Sometimes I write blogs to clarify my thoughts about matters of theatrical theory and practice.
Today I'm doing it because tomorrow is my first time being interviewed by an actual, printed-on-dead-trees newspaper, and I want to clarify my thoughts about what is useful for me to say.
I have been advised to 'be natural.' During rehearsals last week, I gave the singers a camera to record affairs. As the picture on the right shows, 'natural' may not be the best strategy for me. This is also suggested, perhaps, by a loose grasp of code-switching - the importance of adapting codes of behaviour to different social situations. I am, after all, from an assimilated British-Pakistani family - the instinct is to 'be normal', not natural and potentially alien to my audience.
So, being more specific, what is useful for me to say? I have been advised to be passionate, which seems like excellent advice. However, I am personally bored by artists whose passion for the (admittedly exciting) dynamics of the rehearsal room leads them into endless anecdotes about their wonderful, witty friends. It is better to show passion about things of depth and interest to those outside the room, not tell pub-bore stories about 'this one time, me and my mate were in this room...'
Similarly, I don't want to utter banal platitudes about 'this work is really important in our times because it resonates with our contemporary human experience.' There are things that make each piece special, and I want to talk about them in their full richness and complexity.
Equally, I'm aware that my passion for things operatic and historical can make me communicate really badly, referencing things that only other people with very similar interests to mine might know. So should I leave such things out? Is that 'dumbing-down' or 'communicating well'? After all, I only have so much time in which to speak. One of the joys of communicating with academics is that sometimes, their ideas really are so complicated that you couldn't explain them to a child in a sentence. They need lots of sentences, slowly building a pyramid of understanding until you can stand atop it and reach the original idea. This process takes time, and that's something limited column inches and the need for clicks tends to avoid.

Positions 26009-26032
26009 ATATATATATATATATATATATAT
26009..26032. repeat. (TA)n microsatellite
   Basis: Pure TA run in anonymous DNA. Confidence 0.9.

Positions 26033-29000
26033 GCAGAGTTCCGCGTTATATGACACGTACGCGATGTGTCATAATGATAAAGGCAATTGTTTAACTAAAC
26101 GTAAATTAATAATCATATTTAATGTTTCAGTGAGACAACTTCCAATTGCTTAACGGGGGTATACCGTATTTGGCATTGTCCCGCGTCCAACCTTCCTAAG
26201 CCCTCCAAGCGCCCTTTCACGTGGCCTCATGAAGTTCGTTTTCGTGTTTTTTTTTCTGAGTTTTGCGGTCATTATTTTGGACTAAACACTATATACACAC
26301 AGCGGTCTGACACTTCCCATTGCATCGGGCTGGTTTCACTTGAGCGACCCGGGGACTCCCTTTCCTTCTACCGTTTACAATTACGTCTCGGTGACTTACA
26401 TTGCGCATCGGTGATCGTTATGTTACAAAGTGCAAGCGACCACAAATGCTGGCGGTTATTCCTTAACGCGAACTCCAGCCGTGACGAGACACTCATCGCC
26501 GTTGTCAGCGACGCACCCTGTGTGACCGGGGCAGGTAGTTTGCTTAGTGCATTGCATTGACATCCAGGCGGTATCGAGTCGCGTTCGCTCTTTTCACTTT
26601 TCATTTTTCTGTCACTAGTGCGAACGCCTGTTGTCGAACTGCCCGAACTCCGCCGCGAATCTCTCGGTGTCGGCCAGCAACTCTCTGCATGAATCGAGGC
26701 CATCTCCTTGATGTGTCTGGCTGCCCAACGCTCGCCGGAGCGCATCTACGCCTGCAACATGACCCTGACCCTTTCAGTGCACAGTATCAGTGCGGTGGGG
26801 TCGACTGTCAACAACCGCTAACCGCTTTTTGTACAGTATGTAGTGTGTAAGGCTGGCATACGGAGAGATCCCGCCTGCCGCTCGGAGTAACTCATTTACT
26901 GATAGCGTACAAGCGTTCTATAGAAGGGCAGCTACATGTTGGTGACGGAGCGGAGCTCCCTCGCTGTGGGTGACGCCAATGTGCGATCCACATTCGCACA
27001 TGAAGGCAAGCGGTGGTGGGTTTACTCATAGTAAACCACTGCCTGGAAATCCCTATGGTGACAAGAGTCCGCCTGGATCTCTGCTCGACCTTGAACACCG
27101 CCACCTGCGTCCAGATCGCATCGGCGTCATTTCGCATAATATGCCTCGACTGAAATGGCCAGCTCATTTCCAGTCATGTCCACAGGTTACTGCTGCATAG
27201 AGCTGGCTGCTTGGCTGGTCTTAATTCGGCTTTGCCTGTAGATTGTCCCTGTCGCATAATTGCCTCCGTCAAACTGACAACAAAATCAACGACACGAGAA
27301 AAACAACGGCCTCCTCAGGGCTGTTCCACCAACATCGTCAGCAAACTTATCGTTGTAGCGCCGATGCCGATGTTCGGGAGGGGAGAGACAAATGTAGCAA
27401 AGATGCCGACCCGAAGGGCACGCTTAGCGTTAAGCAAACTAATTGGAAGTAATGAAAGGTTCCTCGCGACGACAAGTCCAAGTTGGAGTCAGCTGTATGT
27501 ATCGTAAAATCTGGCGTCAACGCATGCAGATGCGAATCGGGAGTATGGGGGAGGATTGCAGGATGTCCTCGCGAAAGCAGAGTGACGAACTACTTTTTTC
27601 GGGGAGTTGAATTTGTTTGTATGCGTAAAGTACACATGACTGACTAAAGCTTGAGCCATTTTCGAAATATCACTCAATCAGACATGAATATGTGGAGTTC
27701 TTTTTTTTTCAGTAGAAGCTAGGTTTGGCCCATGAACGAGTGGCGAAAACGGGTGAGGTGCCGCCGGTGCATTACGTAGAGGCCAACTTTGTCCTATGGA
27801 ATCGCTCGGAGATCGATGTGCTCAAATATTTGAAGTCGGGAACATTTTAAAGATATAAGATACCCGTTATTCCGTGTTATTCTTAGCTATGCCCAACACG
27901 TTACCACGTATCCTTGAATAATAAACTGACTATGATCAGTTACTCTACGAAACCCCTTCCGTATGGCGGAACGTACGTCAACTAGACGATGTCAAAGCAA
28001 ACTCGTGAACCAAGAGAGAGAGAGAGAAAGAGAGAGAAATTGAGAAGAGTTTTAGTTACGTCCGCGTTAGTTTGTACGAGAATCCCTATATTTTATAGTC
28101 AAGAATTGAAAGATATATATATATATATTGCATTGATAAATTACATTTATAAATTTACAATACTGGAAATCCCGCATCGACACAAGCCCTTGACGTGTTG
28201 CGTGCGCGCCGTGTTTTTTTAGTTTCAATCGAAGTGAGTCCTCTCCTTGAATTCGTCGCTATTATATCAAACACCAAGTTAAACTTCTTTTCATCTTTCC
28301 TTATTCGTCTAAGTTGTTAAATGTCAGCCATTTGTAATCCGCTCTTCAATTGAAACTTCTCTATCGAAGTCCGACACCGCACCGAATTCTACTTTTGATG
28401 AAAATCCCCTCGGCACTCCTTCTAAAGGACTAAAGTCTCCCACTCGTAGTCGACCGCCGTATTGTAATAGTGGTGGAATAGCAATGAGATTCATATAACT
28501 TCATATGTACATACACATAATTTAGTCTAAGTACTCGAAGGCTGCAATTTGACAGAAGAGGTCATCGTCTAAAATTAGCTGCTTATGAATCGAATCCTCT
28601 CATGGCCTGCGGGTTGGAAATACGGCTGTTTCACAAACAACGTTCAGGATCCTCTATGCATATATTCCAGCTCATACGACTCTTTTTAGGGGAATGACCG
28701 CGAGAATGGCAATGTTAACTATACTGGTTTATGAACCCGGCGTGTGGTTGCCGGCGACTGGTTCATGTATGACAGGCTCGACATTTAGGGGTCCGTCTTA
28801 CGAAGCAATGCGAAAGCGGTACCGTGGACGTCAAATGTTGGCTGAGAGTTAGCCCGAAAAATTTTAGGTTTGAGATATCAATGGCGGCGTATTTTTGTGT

(If anyone wants me to write a full-length article, let me know. I'd be happy to oblige you.)
In short, the challenge is: the things I think would be interesting to talk about are quite complicated, I'm not sure they can be explained well within in a short space of time, and I don't want to reduce them to meaningless platitudes. How to go about this?
1. Spend some time tonight preparing, working out how to say things in a clear and concise way.
2. Revisit my own reasons for being interested in the project. I am not a hugely complex person, and there are many reasons for my interest that are pretty straightforward, and not nerdy navel-gazing.
3. Identify things that require more time to say, and work out how to signpost people towards more detailed information about them. Allusion is usually used within a given community to signpost something when referencing something you talk about a lot (e.g. 'Beckettian' instead of 'weird, abstract, made up of lots of repetitive chunks, and yet somehow really good'). Find allusions that work.
4. Make a decision. What is the brand being sold here? In this case, it's me and my employer. What am I, when reduced to a brand? I suppose this is the question of all millennial arts people. I have previously been cautioned about being too unclear about my brand. I suspect my concern in how to communicate is that it suggests I may one day have to come off my fences between comedy/opera, academic/silly, Western/Asian, and various others depending on the project.
5. Try not to panic and forget all of the above when talking tomorrow. Or nervously nibble my way through an entire packet of biscuits while preparing.
But this is a start. There is much to be done.
And so to work.